An art form discovered more than a million years ago by hominids is being kept alive today by a Wesleyan sophomore.
Elizabeth “Beth” Cooper ’24, a modern-day “knapper,” uses moose antlers, cobble hammerstones, and homemade copper contraptions to shape and “chip” stone into tools. This technique was historically used to craft arrowheads, knives, blades, spears, gun flints, and more.
“I’ve always been interested in historical replicas and recreating ancient production techniques,” they said.
On Oct. 27, Cooper shared their handiwork and knowledge with fellow students during a practical—and traditionally seasonal—activity: pumpkin carving. Sponsored by the Archaeology Department and Archaeology & Anthropology Collections, Cooper and Archaeology Collections Manager Wendi Field Murray led the inaugural “Pumpkin Carving with Stone Tools” outreach program at the Hogwarts Tent. Participants not only carved a pumpkin using Cooper’s stone tools, they also learned about the history and function of different stone tools through time.
“For millions of years, stone was central to the material culture and tool technologies of human societies. People used stone tools for hunting, butchering and meat processing, cutting, drilling, puncturing, scraping hides, incising, and a variety of other activities—though likely not pumpkin carving!” Murray said. “The tools you are using today were modeled after different lithic (i.e., stone) technologies from around the world.”
Flintknapping falls under the archeology and anthropology umbrella because it represents material culture, Cooper explained. “By analyzing evidence from stone tools, we can learn about both behavior and cultural values of prehistoric communities.” For example, tool analysis of Ötzi the Ice Man, who lived approximately 5,300 years ago, shows that Ötzi made his tools from a chert deposit several miles away from where his body was found, and he also owned a copper axe, rare at the time.
“For the most part, stone tools are associated with communities that left little documentation or used short-lived organic media to document with,” Cooper said. “Stone has the advantage of lasting far longer than any organic evidence ever could, allowing insight into many human communities that would likely have otherwise vanished from the archaeological record.”
Participants were introduced to several stone tools including projectile points, bifaces, flakes, scrapers, awl, knives, and burins/gravers. Each uniquely named piece of stone serves a particular function, from cutting plants and animals to engraving wood, shells (or in this case, pumpkins.)
“For archeology demonstrations, reproduction experiments, and for learning delicate techniques I prefer moose, deer, and elk antler tools bought from suppliers as well as hammerstones I collect,” Cooper said, who led a live knapping demonstration during the pumpkin carving. “When I have a large order of pieces to produce I prefer to use my homemade copper tools because they are faster and more durable. This pumpkin carving project was actually such a large order that one of my primary tools has been worn down all the way through the metal.”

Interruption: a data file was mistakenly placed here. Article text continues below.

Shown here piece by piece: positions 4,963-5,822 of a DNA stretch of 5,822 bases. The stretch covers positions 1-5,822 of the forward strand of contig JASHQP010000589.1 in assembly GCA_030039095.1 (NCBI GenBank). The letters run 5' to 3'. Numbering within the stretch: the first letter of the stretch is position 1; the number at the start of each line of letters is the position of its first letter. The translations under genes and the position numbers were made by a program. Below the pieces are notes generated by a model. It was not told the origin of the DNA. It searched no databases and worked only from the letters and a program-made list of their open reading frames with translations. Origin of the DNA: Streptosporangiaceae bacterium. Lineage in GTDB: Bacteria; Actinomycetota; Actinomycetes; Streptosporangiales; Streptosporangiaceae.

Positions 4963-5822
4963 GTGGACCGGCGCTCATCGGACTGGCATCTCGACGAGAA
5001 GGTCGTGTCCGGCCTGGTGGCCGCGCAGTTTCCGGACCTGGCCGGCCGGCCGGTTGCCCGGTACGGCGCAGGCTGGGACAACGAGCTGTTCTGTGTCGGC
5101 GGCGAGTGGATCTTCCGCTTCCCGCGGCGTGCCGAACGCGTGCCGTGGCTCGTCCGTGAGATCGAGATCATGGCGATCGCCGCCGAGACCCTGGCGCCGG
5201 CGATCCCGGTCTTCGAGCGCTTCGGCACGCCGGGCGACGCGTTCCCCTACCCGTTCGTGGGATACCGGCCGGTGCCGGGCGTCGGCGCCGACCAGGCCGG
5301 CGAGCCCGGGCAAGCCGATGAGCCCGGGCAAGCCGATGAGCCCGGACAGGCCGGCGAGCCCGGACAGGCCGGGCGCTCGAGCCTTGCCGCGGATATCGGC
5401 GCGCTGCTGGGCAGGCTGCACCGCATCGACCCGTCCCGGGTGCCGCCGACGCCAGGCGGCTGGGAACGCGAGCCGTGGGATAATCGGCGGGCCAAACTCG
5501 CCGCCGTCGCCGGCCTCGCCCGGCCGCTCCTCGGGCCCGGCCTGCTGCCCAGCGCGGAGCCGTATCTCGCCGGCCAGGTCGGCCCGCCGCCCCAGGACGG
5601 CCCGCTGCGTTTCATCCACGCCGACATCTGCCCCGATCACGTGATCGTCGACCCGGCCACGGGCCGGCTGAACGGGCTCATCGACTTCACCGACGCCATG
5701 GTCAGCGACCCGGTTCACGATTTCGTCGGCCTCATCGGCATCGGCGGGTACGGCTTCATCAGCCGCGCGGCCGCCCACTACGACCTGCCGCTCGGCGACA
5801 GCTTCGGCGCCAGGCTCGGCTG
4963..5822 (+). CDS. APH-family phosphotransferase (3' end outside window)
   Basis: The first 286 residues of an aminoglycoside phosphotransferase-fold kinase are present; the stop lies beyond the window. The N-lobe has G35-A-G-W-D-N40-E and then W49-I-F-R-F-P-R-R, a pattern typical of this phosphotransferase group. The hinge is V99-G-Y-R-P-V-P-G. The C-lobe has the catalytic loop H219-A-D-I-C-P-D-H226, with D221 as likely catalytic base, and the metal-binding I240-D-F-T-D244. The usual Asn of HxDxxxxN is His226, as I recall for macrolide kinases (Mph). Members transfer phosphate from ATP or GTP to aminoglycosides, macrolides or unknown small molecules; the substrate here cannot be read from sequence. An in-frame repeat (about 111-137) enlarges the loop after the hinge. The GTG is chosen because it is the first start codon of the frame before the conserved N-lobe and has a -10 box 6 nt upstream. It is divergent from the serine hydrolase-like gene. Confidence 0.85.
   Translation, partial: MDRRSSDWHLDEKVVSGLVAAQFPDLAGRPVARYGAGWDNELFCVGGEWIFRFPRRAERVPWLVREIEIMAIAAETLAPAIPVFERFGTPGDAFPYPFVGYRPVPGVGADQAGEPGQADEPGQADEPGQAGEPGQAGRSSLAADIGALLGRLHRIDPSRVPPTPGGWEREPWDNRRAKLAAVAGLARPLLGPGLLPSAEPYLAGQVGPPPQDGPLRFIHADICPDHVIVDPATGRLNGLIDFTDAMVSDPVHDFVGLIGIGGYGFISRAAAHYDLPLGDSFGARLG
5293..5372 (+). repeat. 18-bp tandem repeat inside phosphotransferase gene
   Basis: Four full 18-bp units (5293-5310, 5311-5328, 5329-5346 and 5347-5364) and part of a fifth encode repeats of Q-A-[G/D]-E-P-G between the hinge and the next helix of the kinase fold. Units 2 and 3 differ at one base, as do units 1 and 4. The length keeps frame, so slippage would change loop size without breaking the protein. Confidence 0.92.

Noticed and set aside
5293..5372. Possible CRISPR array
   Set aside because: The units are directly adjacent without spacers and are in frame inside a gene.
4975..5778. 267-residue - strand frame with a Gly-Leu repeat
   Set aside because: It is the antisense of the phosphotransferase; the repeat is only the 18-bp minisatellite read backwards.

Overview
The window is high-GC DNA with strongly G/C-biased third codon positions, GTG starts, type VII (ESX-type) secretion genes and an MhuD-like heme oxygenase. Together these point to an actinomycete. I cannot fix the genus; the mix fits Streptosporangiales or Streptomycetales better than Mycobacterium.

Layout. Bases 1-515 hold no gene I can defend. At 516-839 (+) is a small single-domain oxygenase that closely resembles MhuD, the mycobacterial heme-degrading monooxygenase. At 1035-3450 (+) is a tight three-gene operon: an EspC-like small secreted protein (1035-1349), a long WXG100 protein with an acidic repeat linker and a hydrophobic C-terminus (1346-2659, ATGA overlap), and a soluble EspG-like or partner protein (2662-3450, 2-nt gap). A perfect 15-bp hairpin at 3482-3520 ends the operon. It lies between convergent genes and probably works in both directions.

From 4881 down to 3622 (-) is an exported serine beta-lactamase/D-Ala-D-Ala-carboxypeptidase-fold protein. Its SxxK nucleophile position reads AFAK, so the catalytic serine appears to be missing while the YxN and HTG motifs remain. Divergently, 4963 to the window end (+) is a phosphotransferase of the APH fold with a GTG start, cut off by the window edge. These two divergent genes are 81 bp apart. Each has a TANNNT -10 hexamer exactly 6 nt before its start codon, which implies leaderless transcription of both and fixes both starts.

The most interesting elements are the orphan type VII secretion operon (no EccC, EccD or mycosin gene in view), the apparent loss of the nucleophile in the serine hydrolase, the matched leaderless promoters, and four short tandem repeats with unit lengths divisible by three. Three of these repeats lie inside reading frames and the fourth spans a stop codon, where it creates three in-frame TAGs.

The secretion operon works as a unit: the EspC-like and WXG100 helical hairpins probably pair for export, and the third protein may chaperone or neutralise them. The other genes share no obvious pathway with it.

“It was definitely a unique experience and it was definitely easier than I thought it would be but still fairly difficult,” Hirai said. “I had never actually gotten to use any of these tools despite handling them and learning about them through various contexts so I felt like this was a new, fantastic way to learn more about the actual handling and using of stone tools! While I had a great time carving pumpkins with stone tools, I am definitely glad we have modern-day knives and other utensils.”
Zachary Klang, a graduate student in earth and environmental sciences, set out to carve a horseshoe crab, but it ended up a stingray. After hollowing his pumpkin, Klang used a biface to make a deep outline and carved out a wider linear notch at a 45-degree angle. He used a scraper to even out the surface— with some difficulty.
“The biggest problem I had was with the durability of the chert scraper tool. The cutting edge continually broke off as flecks so I had to rotate it in my hand to maintain an edge,” Klang said. “Generally I am pleased with my result though! I gave the horseshoe crab eyes with an awl stone tool which immediately made it look like a stingray, so I leaned in and used the biface to give it gills.”
When Fletcher Levy ’23 sat down to begin carving his pumpkin, he observed the various blades, flakes, and scrapers available, and settled on the scraper to remove the pumpkin’s innards. “Remarkably, it was an even better pumpkin gut scooper than any plastic spoon I’ve ever used,” he said.
After scooping, Levy decided to engrave the image of a Minion of the Despicable Me franchise onto his pumpkin. He used the flake tool’s sharp edges to gouge the pumpkin, which made for near-perfect cuts. “Overall, the experience was a great opportunity to see these tools in action and learn more about the work that goes into experimental archeology,” Levy said. “I’m looking forward to carving pumpkins with stone tools again next year!”
Photos of the “Pumpkin Carving with Stone Tools” program are below: (Photos by Olivia Drake)